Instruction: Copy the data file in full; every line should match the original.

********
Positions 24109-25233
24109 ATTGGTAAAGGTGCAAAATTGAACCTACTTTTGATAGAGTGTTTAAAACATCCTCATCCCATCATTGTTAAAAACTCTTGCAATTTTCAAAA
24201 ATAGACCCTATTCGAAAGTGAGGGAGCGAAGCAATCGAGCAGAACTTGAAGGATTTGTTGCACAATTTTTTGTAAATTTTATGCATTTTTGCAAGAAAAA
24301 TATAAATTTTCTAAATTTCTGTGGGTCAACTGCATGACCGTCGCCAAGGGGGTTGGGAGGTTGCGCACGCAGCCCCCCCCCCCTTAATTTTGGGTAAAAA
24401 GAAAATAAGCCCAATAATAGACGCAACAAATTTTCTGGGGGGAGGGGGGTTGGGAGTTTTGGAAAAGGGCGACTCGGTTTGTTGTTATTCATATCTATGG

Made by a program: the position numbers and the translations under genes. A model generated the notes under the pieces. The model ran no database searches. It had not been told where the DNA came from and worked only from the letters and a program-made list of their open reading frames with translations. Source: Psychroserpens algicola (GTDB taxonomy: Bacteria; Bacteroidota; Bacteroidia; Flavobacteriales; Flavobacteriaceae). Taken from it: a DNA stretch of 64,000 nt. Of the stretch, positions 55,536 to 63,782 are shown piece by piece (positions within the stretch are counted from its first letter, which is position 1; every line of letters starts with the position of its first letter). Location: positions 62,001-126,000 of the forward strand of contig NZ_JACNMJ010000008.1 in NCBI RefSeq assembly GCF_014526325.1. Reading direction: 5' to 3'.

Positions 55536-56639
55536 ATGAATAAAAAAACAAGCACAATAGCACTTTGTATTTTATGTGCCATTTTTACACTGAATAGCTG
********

Positions 24109-25233
24109 ATTGGTAAAGGTGCAAAATTGAACCTACTTTTGATAGAGTGTTTAAAACATCCTCATCCCATCATTGTTAAAAACTCTTGCAATTTTCAAAA
24201 ATAGACCCTATTCGAAAGTGAGGGAGCGAAGCAATCGAGCAGAACTTGAAGGATTTGTTGCACAATTTTTTGTAAATTTTATGCATTTTTGCAAGAAAAA
24301 TATAAATTTTCTAAATTTCTGTGGGTCAACTGCATGACCGTCGCCAAGGGGGTTGGGAGGTTGCGCACGCAGCCCCCCCCCCCTTAATTTTGGGTAAAAA
24401 GAAAATAAGCCCAATAATAGACGCAACAAATTTTCTGGGGGGAGGGGGGTTGGGAGTTTTGGAAAAGGGCGACTCGGTTTGTTGTTATTCATATCTATGG

Made by a program: the position numbers and the translations under genes. A model generated the notes under the pieces. The model ran no database searches. It had not been told where the DNA came from and worked only from the letters and a program-made list of their open reading frames with translations. Source: Psychroserpens algicola (GTDB taxonomy: Bacteria; Bacteroidota; Bacteroidia; Flavobacteriales; Flavobacteriaceae). Taken from it: a DNA stretch of 64,000 nt. Of the stretch, positions 55,536 to 63,782 are shown piece by piece (positions within the stretch are counted from its first letter, which is position 1; every line of letters starts with the position of its first letter). Location: positions 62,001-126,000 of the forward strand of contig NZ_JACNMJ010000008.1 in NCBI RefSeq assembly GCF_014526325.1. Reading direction: 5' to 3'.

Positions 55536-56639
55536 ATGAATAAAAAAACAAGCACAATAGCACTTTGTATTTTATGTGCCATTTTTACACTGAATAGCTG